Would Renaming ADHD Better Describe the Disorder?
Tuesday, October 31 2017 Noelle Matteson
Renaming attention-deficit/hyperactivity disorder (ADHD) is on my mind because, in honor of ADHD Awareness Month, I binged on lectures by ADHD-expert Dr. Russell Barkley. He points out that “attention-deficit/hyperactivity disorder” is a poor term for the condition, and he is not alone in thinking that renaming ADHD is a good idea. Fellow ADHD-specialist Dr. Edward Hallowell claims that “ADHD is a terrible term,” and many with this condition agree, myself included. I started to wonder about the history of the term, if there were alternative names for the disorder, and if renaming ADHD could reduce ADHD stigma.
Why Renaming ADHD Is a Good Idea
The term “ADHD” does not capture the complexity of the disorder. ADHD-ers tend to have a surplus rather than a deficit of attention as they can hyperfocus on a single activity or become distracted by an abundance of sensory information. In regards to hyperactivity, the range of people with ADHD, and the fact that the hyperactivity is often internal rather than external, means that many ADHD-ers are not visibly hyperactive at all. Renaming ADHD could increase understanding of the disorder.
The name also contributes to ADHD’s four-letter-word stigma. People often conflate having a short attention-span with immaturity, and hyperactivity gives the impression of an uncontrollable child. It can be dismissed in children as “kids being kids” and in adults as laziness and insensitivity.
Renaming ADHD with a Historical Term Isn't the Best Idea
In 1798, the physician Alexander Crichton described a “disease of attention” that resembles modern ADHD in some senses but also seems to include a number of other disorders. In the mid-19th century, another doctor, Heinrich Hoffman, wrote a story about “Fidgety Phil” and another about “Johnny Look-in-the-air,” two boys who manifested the “hyperactivity” and “attention-deficit” sides of ADHD.
Throughout the 20th century, what we now call ADHD cycled through many terms, including “organic driveness,” “morbid defects of moral control,” “minimal brain dysfunction,” and “hyperkinetic reaction of childhood.”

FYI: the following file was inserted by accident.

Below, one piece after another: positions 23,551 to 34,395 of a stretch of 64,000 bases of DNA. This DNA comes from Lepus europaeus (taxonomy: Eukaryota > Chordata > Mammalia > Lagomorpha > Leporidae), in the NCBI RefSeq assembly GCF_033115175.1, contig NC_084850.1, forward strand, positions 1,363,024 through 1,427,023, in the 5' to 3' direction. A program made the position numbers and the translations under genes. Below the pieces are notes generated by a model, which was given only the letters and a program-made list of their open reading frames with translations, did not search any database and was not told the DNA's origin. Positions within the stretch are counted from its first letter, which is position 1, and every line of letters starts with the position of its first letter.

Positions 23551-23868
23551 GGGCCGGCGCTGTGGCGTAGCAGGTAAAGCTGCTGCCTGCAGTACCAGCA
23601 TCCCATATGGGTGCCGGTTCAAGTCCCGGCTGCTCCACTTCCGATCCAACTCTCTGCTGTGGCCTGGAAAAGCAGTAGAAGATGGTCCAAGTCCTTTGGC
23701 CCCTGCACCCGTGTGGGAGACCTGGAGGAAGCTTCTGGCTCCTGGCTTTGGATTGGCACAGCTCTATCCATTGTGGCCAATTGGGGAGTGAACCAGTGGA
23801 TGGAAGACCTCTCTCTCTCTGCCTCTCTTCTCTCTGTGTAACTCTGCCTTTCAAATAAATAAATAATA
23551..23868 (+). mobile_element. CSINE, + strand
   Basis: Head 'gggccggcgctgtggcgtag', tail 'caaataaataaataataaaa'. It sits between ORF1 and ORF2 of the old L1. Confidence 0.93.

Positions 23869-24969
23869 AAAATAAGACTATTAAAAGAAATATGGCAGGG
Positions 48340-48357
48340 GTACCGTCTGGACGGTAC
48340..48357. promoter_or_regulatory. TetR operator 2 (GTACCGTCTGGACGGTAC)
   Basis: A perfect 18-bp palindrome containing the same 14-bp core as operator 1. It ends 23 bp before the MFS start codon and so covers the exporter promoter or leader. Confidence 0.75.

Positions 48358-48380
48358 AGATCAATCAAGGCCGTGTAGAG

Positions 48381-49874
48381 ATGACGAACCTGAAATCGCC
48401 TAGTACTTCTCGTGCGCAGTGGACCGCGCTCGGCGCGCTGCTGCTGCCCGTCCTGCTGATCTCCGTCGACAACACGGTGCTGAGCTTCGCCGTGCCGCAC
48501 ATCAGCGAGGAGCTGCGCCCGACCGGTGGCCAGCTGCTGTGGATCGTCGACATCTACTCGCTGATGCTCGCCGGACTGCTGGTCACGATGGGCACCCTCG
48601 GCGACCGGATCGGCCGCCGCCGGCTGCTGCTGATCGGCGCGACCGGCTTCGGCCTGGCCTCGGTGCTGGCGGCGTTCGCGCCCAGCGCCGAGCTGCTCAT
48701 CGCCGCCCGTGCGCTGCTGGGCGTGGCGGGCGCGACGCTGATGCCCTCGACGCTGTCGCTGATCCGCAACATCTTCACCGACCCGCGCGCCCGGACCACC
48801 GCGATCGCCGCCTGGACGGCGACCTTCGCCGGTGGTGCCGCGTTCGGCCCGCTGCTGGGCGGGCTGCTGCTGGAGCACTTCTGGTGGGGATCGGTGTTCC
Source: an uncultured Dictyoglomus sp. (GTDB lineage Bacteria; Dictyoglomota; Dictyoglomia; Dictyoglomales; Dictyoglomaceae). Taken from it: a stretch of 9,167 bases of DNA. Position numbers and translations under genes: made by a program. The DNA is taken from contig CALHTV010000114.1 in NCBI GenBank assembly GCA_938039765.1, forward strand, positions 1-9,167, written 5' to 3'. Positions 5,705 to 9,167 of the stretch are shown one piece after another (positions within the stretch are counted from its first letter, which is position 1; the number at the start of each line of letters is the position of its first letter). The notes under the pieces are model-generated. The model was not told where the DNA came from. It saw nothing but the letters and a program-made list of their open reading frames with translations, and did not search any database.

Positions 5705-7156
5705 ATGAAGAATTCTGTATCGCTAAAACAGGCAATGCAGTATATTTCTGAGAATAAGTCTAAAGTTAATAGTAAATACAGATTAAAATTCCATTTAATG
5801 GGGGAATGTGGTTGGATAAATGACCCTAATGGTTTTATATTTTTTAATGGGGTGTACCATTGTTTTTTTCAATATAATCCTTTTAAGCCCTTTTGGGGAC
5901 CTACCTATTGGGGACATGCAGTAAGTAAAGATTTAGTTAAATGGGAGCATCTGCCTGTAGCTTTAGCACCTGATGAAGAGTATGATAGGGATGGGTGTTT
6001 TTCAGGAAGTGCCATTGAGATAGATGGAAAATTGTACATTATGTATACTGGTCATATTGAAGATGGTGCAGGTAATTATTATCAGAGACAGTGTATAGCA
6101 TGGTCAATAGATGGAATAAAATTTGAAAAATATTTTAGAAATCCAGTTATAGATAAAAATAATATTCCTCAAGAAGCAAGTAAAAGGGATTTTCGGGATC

None of these struck me as particularly flattering, nor good descriptors to use for renaming ADHD.
Renaming ADHD Probably Won't Happen
Unfortunately, on YouTube, Dr. Barkley asserts that the term ADHD will not be replaced because it is already entrenched in numerous laws and regulations. Still, he prefers the term “self-regulation-deficit disorder” (SRDD) and sometimes refers to ADHD as executive function, working memory, and motivation-deficit disorders.
I like the simple “attention regulation-deficit disorder” because the issue is a matter of attention management rather than deficiency. People at ADHD Health suggest “attention-deficit hyperfocusing dysregulation.”
Some sillier terms that come to mind are the “monkey mind” and “curiosity-killed-the-cat” disorders.
If we were to create another name for ADHD, what would you choose? What do you think encapsulates the condition? Do you think it’s possible to come up with a better term, or do you think ADHD fits fairly well? Let me know in the comments.
P.S. Have a happy Halloween.
Barkley, Russell. “ADHD Is a Disorder of Executive Functioning.” CADDAC Conference via ADHD Videos. https://www.youtube.com/watch?v=wccW-KB2OsI.
Hallowell, Edward. “ADHD Overview.” Dr. Hallowell: Live a Better Life. http://www.drhallowell.com/add-adhd/.
Hallowell, Edward, and John Ratey. “The Evolution of a Disorder.” Reprinted from Driven to Distraction. http://www.pbs.org/wgbh/pages/frontline/shows/medicating/adhd/evolution.html.
Lange, Klaus, et al. “The history of attention deficit hyperactivity disorder.” ADHD Attention Deficit and Hyperactivity Disorders. https://www.ncbi.nlm.nih.gov/pmc/articles/PMC3000907/.
Wilson, Charles. “The History of ADHD.” ADHD Health. http://www.adhd-health.com/adhd/adhdhistory.php.
Wright, Sarah. “A Brief History of ADHD (& ADHD Awareness Week).” Impact ADHD. http://impactadhd.com/manage-emotions-and-impulses/a-brief-history-of-adhd-awareness-week/.
1 Hallowell, Edward. “ADHD Overview.” Drhallowell.com.